Fascinating research presented by Robert Krulwich on NPR this morning. Boroditsky proposes that because the word for “bridge” in German — die brucke — is a feminine noun, and the word for “bridge” in Spanish — el puente — is a masculine noun, native speakers unconsciously give nouns the characteristics of their grammatical gender. Have … Continue reading »
Filed under science …
I’m so proud of Marika! Rwanda: Hospital’s Design Keeps Fresh Air in Mind In the dark corridors and congested waiting rooms of rural hospitals in sub-Saharan Africa, tuberculosis can spread like a rumor in a small town. A patient who comes in with a broken leg might leave with a deadly disease.… The hospital’s construction … Continue reading »
Attorney General Alberto Gonzales has finally done something important to advance the cause of justice. He has resigned. (NY Times, 8-28-07) Today’s Science Times has a nice bit of research on non-verbal communication, a linguistic bridge of sorts between the human world and our relatives. Palms up, the universal sign for a handout, is apparently … Continue reading »
Friday Cat Post
Robbie’s back stateside, and in honor of that, one amazing Friday cat. Science Times examines the first domestication of wild cats. Those smarty-pants meowsers went ahead and domesticated themselves when they figured out that humans were beginning to store grain, which in turn was beginning to make mice available. Meow!
As if I weren’t already afraid enough…
First thing this morning, I read about parasites that make rats and possibly humans do really crazy things to get nearer to cats. Thanks for the creep-fest, Science Times. If that was not enough, I later found this site, thanks to another link from …this recording. Their link led to finger-sized animals, in one of … Continue reading »
America, It’s Finally Opening
A few years ago, my good friend Taylor Baldwin told me about a museum under construction in Kentucky. Sponsored by Answers in Genesis, the museum is none other than a natural history museum grounded in the premise that the earth is 6,000 years old. Displays therefore include Adam and Eve, just after the fall, cavorting … Continue reading »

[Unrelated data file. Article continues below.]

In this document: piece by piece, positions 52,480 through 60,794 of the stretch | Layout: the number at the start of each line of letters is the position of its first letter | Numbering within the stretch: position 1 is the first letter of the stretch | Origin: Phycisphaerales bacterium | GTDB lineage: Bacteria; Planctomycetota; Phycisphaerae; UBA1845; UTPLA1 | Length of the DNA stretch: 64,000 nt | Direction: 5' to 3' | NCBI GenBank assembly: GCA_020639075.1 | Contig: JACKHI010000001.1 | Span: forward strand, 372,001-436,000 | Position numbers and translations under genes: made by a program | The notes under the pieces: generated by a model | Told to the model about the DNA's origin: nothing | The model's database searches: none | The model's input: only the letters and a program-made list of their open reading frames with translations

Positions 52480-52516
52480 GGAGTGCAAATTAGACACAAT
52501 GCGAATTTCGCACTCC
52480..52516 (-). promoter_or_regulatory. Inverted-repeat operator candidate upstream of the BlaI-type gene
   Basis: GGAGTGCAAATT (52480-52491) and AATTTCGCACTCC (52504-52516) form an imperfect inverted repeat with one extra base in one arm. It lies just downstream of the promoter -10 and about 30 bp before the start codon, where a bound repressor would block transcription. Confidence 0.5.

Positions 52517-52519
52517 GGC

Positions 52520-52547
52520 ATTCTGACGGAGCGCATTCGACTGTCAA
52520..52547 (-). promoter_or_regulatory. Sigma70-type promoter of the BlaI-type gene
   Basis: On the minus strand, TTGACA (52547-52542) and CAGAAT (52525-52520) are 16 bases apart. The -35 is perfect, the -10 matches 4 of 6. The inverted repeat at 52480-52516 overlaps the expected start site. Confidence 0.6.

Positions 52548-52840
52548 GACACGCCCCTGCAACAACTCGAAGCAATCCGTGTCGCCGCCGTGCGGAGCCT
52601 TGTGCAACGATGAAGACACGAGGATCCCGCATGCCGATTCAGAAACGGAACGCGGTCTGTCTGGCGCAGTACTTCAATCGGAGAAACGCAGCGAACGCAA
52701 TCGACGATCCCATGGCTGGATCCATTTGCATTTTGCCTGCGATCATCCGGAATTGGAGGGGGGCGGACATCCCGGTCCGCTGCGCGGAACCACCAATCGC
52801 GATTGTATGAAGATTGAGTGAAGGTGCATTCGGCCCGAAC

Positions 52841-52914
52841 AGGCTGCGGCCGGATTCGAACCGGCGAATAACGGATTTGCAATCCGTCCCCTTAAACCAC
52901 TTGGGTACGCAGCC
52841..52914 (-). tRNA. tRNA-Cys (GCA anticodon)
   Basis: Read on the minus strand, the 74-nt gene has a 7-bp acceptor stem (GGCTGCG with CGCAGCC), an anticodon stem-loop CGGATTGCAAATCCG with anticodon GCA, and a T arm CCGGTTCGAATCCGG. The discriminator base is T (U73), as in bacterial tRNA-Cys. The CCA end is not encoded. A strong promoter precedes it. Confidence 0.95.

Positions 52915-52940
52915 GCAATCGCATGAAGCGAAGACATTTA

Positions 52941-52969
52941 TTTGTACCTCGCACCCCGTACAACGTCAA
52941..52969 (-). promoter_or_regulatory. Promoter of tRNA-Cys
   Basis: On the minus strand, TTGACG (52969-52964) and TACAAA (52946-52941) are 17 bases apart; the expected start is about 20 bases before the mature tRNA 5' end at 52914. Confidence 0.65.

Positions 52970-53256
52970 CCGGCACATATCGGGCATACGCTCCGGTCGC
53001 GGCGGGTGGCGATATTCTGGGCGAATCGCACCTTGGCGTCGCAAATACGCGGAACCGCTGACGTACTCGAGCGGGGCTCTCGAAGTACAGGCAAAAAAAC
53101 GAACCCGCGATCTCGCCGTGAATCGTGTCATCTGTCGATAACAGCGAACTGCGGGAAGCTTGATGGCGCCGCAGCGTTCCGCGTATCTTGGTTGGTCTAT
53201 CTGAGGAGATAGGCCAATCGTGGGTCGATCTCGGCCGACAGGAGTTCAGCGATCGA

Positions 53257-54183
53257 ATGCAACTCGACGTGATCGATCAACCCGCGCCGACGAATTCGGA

Weekly S(ex)cience Times Update
This week in Science, a Nebraskan female bonnethead shark has given a virgin birth. This is the shark-christ-child, in photographic form.
Science Times: Egg Donors
The ads in the Brown Daily Herald always freaked me out. Couples were posting ads looking for attractive Ivy League women — often even including desired SAT score ranges, heights and weights — offering anywhere from $30,000 to $60,000 for egg donations. I knew these ads were aimed at women just like me, faced with … Continue reading »
Science Times: NYT’s Excuse for Raunch?
I have become convinced that the New York Times Science section, featured on Tuesdays, is the paper’s outlet for all-out raunchiness, albeit generally of the animal variety. From yesterday’s “A Lonesome Tortoise, and a Search for a Mate“: By coating her hands in the genital secretions of female tortoises and gently stroking him, she managed … Continue reading »
the tentacled duck phallus/the spiraled oviduct, or "you need a garage to park the car"
gotta love the science times: “This guy’s the champion,” said Patricia Brennan, a behavioral ecologist, leaning over the nether regions of a duck — a Meller’s duck from Madagascar, to be specific — and carefully coaxing out his phallus. The champion phallus from this Meller’s duck is a long, spiraling tentacle. Some ducks grow phalluses … Continue reading »